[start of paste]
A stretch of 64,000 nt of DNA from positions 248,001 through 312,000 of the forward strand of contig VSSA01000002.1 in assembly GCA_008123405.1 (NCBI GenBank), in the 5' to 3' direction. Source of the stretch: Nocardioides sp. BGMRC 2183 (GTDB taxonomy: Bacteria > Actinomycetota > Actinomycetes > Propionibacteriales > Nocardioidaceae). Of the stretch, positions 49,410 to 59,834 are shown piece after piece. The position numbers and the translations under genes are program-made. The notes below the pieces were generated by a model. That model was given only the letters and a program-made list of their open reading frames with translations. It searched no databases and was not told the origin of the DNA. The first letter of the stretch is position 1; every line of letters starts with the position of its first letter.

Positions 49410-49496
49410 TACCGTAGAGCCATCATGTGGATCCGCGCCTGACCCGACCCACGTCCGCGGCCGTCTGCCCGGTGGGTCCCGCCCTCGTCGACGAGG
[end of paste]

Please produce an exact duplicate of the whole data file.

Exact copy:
A stretch of 64,000 nt of DNA from positions 248,001 through 312,000 of the forward strand of contig VSSA01000002.1 in assembly GCA_008123405.1 (NCBI GenBank), in the 5' to 3' direction. Source of the stretch: Nocardioides sp. BGMRC 2183 (GTDB taxonomy: Bacteria > Actinomycetota > Actinomycetes > Propionibacteriales > Nocardioidaceae). Of the stretch, positions 49,410 to 59,834 are shown piece after piece. The position numbers and the translations under genes are program-made. The notes below the pieces were generated by a model. That model was given only the letters and a program-made list of their open reading frames with translations. It searched no databases and was not told the origin of the DNA. The first letter of the stretch is position 1; every line of letters starts with the position of its first letter.

Positions 49410-49496
49410 TACCGTAGAGCCATCATGTGGATCCGCGCCTGACCCGACCCACGTCCGCGGCCGTCTGCCCGGTGGGTCCCGCCCTCGTCGACGAGG